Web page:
The must-read in this week's news magazines is Jonathan Chait's lacerating piece on Congressional Democrats in The New Republic, in particular the centrists and moderates who are doing their best to distance themselves from Barack Obama because he is too progressive. If you've watched any political talk shows lately, you've probably seen a pundit or two fawn over these moderates, who invariably present themselves as "pragmatists, not ideologues," as Evan Bayh of Indiana put it when announcing his new working group of centrist Democrats a few weeks ago.
Chait takes a close look at what this actually means, quoting Kent Conrad, who appeared on CNBC to complain that Obama's budget would (1) not reduce the budget deficit enough, (2) limit tax deductions on high-income earners, and (3) cap subsidies for farmers who make more than $500,000 a year. Did everyone get the pragmatism in that? A ‘deficit hawk' who just happens to be from a farm state opposes two sensible deficit-reducing measures that just happen to displease two of his deep-pocketed donors (wealthy farmers and high-income earners). As Chait notes, the performance should have turned Conrad into the punch line of a joke, but instead "launched him as a symbol of fiscal rectitude and encouraged fellow Democrats to follow in his hypocritical wake."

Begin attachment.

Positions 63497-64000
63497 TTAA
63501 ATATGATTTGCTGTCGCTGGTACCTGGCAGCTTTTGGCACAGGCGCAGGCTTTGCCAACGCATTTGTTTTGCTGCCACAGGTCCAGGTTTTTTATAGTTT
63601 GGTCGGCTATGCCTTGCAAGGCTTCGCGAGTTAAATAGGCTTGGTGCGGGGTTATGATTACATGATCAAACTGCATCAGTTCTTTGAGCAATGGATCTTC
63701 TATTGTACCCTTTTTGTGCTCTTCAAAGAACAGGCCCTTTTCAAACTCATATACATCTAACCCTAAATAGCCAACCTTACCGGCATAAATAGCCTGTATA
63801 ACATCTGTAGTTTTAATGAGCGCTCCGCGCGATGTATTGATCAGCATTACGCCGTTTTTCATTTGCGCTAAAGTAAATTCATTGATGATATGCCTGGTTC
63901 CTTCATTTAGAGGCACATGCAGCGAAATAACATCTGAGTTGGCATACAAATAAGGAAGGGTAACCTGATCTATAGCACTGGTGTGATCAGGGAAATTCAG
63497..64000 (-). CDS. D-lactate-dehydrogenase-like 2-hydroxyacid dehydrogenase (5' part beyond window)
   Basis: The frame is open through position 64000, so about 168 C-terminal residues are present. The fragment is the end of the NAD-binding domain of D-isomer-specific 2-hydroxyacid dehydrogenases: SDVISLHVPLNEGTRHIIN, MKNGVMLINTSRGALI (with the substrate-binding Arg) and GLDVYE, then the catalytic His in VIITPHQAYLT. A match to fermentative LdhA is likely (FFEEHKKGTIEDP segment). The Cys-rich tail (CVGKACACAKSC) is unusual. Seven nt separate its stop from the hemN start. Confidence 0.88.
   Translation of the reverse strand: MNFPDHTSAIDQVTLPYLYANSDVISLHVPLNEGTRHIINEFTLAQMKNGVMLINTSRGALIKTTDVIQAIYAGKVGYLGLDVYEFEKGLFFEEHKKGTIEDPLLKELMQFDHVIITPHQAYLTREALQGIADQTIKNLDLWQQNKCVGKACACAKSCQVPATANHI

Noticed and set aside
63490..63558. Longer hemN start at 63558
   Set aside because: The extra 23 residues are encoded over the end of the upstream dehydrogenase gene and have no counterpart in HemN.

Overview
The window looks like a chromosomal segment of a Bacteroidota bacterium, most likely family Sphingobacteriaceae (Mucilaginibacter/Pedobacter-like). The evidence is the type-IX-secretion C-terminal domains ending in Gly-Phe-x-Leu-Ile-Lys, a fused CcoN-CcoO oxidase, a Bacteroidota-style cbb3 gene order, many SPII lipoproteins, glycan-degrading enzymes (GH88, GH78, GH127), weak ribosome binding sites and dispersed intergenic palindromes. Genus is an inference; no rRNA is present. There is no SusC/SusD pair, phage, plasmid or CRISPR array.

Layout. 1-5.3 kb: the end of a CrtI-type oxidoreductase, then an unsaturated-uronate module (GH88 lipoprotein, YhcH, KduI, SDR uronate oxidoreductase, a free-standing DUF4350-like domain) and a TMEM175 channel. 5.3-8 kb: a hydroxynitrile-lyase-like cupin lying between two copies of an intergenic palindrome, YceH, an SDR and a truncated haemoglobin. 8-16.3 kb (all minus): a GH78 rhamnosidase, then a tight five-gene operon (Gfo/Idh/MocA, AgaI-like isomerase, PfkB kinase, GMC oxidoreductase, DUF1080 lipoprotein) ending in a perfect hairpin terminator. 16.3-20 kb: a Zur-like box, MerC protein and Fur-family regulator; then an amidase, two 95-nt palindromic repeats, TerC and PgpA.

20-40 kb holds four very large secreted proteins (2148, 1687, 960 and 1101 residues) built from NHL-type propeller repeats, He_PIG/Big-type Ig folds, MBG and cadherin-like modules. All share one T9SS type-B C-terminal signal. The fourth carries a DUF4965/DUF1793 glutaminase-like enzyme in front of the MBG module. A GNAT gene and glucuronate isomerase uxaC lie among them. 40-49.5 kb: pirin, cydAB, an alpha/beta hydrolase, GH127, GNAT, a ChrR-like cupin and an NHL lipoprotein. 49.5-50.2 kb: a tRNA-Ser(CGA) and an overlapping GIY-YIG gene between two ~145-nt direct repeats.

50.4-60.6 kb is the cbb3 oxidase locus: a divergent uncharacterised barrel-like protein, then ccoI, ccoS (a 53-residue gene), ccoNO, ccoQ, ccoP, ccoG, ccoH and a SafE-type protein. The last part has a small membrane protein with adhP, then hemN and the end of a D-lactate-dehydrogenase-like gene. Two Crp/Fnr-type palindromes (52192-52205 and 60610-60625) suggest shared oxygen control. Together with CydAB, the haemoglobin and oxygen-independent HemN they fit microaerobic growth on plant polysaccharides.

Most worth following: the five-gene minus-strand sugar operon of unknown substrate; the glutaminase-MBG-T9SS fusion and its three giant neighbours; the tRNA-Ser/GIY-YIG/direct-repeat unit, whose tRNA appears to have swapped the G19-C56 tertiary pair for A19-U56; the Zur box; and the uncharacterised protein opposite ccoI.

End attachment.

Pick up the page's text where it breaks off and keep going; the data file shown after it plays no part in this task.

The centrists who practice this hypocrisy do not lack an ideology, which most dictionaries define as a doctrine that guides the beliefs of a group or individual. Their ideology is simply "we're between the parties" – regardless of what's good for the country, regardless of whether it will help solve the problems we face. The one extremely useful purpose this ideology serves is to protect them from future attacks for being too liberal.
Thanks to the centrists and moderates, an array of progressive measures in Obama's budget, from international priorities like combating hunger and disease to domestic ones like college financial assistance, will likely be watered down or scrapped (conference negotiations in the weeks to come will determine much of this). Also at stake, potentially, is healthcare reform, which will almost surely not garner the 60-vote supermajority required to overcome a Senate filibuster. There is a solution to this problem, a procedure called "reconciliation" that enables passage with just 51 votes. Republicans insist such a move would be outrageous – the same Republicans who used the procedure to pass some of Bush's tax cuts for the rich in 2003, in a 51-50 vote tipped in their balance by Dick Cheney. But they're not alone. The "pragmatic" centrists also have qualms about reconciliation. With friends like these, Obama must surely be thinking, who needs Republicans?